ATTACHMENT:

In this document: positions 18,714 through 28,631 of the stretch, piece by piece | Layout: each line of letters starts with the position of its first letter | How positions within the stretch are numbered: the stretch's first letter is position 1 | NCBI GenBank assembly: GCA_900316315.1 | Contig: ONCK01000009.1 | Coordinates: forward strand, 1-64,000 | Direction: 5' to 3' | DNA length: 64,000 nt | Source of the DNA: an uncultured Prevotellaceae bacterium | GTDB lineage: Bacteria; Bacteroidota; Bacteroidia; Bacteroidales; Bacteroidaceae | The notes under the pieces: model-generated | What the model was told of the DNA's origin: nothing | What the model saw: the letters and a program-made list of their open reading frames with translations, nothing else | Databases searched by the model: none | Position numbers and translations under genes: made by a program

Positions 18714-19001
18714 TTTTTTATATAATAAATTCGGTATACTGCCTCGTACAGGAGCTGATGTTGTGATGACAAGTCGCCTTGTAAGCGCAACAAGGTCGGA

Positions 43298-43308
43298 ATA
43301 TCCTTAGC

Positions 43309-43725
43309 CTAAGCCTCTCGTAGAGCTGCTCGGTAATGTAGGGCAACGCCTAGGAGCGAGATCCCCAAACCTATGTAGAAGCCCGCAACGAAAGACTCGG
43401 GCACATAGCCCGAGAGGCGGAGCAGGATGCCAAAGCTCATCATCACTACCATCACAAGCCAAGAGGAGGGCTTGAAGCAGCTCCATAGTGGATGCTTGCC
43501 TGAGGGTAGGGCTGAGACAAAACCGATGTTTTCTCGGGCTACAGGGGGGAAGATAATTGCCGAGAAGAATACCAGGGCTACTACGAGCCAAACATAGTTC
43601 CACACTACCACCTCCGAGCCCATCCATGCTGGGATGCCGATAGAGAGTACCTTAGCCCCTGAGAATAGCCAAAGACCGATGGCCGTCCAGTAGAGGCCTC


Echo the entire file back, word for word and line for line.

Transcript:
In this document: positions 18,714 through 28,631 of the stretch, piece by piece | Layout: each line of letters starts with the position of its first letter | How positions within the stretch are numbered: the stretch's first letter is position 1 | NCBI GenBank assembly: GCA_900316315.1 | Contig: ONCK01000009.1 | Coordinates: forward strand, 1-64,000 | Direction: 5' to 3' | DNA length: 64,000 nt | Source of the DNA: an uncultured Prevotellaceae bacterium | GTDB lineage: Bacteria; Bacteroidota; Bacteroidia; Bacteroidales; Bacteroidaceae | The notes under the pieces: model-generated | What the model was told of the DNA's origin: nothing | What the model saw: the letters and a program-made list of their open reading frames with translations, nothing else | Databases searched by the model: none | Position numbers and translations under genes: made by a program

Positions 18714-19001
18714 TTTTTTATATAATAAATTCGGTATACTGCCTCGTACAGGAGCTGATGTTGTGATGACAAGTCGCCTTGTAAGCGCAACAAGGTCGGA

Positions 43298-43308
43298 ATA
43301 TCCTTAGC

Positions 43309-43725
43309 CTAAGCCTCTCGTAGAGCTGCTCGGTAATGTAGGGCAACGCCTAGGAGCGAGATCCCCAAACCTATGTAGAAGCCCGCAACGAAAGACTCGG
43401 GCACATAGCCCGAGAGGCGGAGCAGGATGCCAAAGCTCATCATCACTACCATCACAAGCCAAGAGGAGGGCTTGAAGCAGCTCCATAGTGGATGCTTGCC
43501 TGAGGGTAGGGCTGAGACAAAACCGATGTTTTCTCGGGCTACAGGGGGGAAGATAATTGCCGAGAAGAATACCAGGGCTACTACGAGCCAAACATAGTTC
43601 CACACTACCACCTCCGAGCCCATCCATGCTGGGATGCCGATAGAGAGTACCTTAGCCCCTGAGAATAGCCAAAGACCGATGGCCGTCCAGTAGAGGCCTC